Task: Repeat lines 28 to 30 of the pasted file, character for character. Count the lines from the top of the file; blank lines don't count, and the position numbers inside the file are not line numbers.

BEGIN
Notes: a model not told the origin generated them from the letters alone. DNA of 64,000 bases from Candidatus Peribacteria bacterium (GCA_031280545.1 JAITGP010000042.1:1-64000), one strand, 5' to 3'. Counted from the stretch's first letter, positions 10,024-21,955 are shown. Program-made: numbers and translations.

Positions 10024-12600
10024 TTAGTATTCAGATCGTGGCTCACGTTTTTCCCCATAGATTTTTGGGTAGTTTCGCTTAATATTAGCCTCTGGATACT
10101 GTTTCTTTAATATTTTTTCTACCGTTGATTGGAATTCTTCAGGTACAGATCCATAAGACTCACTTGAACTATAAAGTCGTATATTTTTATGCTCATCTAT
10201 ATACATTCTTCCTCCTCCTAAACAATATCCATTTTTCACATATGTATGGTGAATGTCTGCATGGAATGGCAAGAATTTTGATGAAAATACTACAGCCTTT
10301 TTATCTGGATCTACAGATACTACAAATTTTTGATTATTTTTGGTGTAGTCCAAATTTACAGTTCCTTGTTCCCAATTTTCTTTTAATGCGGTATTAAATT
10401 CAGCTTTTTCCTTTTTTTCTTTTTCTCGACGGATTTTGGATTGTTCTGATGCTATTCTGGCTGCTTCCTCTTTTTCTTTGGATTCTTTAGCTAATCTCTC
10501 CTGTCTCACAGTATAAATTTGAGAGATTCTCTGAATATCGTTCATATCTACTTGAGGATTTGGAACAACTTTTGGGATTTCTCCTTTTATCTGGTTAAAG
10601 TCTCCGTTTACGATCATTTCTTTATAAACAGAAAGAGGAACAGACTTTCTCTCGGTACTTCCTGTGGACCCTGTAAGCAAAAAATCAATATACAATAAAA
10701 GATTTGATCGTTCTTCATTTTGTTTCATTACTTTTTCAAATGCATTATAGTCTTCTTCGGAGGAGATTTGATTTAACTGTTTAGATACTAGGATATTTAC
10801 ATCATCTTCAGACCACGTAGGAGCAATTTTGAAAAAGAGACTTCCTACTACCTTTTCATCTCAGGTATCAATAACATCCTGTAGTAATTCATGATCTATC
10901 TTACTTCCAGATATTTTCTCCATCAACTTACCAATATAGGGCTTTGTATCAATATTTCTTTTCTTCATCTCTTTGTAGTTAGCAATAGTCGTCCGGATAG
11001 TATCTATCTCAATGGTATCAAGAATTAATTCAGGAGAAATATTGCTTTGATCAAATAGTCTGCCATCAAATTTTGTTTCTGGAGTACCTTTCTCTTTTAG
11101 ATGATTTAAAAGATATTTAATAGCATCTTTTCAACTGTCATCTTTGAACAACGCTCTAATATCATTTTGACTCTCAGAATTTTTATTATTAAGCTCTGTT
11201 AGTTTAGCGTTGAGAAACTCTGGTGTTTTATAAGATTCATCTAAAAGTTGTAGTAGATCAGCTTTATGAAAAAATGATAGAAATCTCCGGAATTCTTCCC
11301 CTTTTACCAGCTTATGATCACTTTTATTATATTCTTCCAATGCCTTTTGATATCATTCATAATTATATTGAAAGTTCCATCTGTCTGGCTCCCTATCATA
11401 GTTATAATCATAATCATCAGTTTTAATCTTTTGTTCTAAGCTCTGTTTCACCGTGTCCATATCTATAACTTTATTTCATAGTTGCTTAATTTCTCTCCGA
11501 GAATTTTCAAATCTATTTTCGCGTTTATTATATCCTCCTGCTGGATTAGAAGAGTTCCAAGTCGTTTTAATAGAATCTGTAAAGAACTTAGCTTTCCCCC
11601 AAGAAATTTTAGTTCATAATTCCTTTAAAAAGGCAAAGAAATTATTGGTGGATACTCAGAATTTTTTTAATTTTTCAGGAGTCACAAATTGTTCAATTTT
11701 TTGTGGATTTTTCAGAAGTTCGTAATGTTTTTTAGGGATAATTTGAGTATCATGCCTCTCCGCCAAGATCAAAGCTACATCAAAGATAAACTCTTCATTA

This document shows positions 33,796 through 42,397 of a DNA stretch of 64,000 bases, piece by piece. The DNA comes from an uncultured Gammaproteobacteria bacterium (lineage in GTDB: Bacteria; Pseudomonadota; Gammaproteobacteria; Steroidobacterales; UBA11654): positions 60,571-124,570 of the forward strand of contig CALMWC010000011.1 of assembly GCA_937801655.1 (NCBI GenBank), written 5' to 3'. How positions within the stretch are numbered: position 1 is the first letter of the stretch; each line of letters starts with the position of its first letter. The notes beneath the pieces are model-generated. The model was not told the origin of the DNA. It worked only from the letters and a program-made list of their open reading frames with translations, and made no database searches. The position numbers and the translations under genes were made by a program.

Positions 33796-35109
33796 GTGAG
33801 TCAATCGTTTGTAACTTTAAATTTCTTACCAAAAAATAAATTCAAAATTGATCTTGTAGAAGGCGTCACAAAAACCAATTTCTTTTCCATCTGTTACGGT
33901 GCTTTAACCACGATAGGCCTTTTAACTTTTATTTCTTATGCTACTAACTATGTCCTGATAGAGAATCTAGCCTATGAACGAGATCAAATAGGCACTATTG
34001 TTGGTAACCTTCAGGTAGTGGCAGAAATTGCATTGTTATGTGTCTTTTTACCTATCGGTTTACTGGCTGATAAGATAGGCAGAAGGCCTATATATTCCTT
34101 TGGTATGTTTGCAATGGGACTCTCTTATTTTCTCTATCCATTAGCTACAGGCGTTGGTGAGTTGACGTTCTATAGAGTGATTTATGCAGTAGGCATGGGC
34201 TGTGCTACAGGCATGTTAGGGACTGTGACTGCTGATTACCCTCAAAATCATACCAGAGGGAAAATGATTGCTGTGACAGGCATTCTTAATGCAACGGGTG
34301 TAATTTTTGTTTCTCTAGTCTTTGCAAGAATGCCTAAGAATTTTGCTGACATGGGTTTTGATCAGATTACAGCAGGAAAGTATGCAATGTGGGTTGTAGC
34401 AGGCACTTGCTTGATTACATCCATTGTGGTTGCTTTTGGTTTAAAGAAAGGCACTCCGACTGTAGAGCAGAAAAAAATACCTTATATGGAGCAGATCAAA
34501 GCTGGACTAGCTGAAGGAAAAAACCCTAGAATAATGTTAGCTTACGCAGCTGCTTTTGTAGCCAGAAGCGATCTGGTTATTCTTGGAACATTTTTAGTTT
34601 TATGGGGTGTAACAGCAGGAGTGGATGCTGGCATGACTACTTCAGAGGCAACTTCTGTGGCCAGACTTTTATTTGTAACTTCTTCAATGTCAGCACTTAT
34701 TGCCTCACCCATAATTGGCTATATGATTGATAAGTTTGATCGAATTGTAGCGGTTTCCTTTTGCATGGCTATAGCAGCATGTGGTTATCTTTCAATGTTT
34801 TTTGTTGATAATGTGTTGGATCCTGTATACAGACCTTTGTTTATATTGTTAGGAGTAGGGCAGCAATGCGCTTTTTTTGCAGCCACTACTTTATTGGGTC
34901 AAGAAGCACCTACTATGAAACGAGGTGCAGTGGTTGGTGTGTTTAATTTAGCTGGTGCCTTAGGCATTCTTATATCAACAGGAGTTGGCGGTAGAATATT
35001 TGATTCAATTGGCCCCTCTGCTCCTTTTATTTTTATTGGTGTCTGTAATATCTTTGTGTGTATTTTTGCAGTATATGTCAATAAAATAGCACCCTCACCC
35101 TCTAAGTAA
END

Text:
34201 TGTGCTACAGGCATGTTAGGGACTGTGACTGCTGATTACCCTCAAAATCATACCAGAGGGAAAATGATTGCTGTGACAGGCATTCTTAATGCAACGGGTG
34301 TAATTTTTGTTTCTCTAGTCTTTGCAAGAATGCCTAAGAATTTTGCTGACATGGGTTTTGATCAGATTACAGCAGGAAAGTATGCAATGTGGGTTGTAGC
34401 AGGCACTTGCTTGATTACATCCATTGTGGTTGCTTTTGGTTTAAAGAAAGGCACTCCGACTGTAGAGCAGAAAAAAATACCTTATATGGAGCAGATCAAA